My article “Awareness and Perception of Copyright Among Teaching Faculty at Canadian Universities” has been published in Partnership: The Canadian Journal of Library and Information Practice and Research, vol. 10, no. 2 (2015).


This article describes the background, methodology, and results of a study undertaken in 2014 to determine university faculty awareness and perceptions of copyright as it affects their teaching. An online survey questionnaire was distributed to teaching faculty across Canada, seeking feedback about the copyright policies and training opportunities at their institutions, where they go for copyright assistance, and how they would respond to various copyright-related scenarios that may arise in the course of teaching.

Most of the respondents are aware of the copyright policies or guidelines at their universities, but much fewer know whether or not their institution offers copyright training. Of those who are aware of training opportunities, only one third have taken advantage of them. When needing assistance, faculty members are most likely to go to a librarian or to the institution’s copyright policy.

Responses to the four scenarios suggest that faculty members are more likely to share digital copyrighted materials (including online works) with their students, whereas they are more likely to ask permission or guidance when it comes to print materials.

Comments from the respondents touch upon issues of the complexity of copyright, and the often time-consuming process of obtaining permissions for the use of copyrighted materials in teaching.

This study was supported by an Ontario Graduate Scholarship.

Michael Geist wrote:

“Academic Matters, a semi-annual publication that explores issues related to higher education, has just published a pair of essays on education, fair dealing, copyright, and collective licensing. Roanie Levy, the Executive Director of Access Copyright, wrote an essay in support of the role of her copyright collective. I wrote the other essay, arguing that emerging forms of access for copyrighted works lessens the value of the Access Copyright licence.”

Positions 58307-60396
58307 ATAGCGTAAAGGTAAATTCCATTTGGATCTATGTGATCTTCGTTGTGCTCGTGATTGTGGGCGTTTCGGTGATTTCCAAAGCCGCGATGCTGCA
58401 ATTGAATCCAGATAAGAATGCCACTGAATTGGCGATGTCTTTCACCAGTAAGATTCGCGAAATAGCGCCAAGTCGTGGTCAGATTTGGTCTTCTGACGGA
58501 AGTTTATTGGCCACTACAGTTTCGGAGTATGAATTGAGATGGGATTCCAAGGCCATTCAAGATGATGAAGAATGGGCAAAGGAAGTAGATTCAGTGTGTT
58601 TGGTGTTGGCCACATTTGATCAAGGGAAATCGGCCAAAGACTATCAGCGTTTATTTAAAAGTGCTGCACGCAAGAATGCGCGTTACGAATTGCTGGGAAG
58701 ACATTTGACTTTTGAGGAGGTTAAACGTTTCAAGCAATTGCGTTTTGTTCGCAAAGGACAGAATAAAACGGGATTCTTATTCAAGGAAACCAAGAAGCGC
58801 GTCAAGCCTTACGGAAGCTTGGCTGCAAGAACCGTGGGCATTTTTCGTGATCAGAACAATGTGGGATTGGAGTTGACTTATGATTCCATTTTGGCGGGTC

Read the rest of his post and his essay here.

On January 14, 2016, author Heather Menzies wrote an op-ed for The Globe and Mail concerning the issue of fair dealing and its seeming responsibility for the decline in income of Canadian authors, particularly in the educational sector.

Meera Nair has written a well-thought-out response to Menzies’ claims, addressing copyright law’s history and goals, collective licensing, and the rise of alternatives to traditional publishing of educational materials.


Rocky start for post-Access Copyright era? Not quite.

Ariel Katz discusses the transition from Access Copyright blanket licence to in-house compliance management at the University of Toronto. He argues that the so-called upheaval claimed by AC is not much more than the usual hiccups experienced when moving from one system to another. He addresses the ambiguity surrounding the scope of AC’s repertoire (the copyright owners they claim to represent, and the specific works covered by the blanket licence or potential tariff), the use of licences directly negotiated with publishers, and the ostensible conflict between the interpretations of fair dealing held by AC and the university.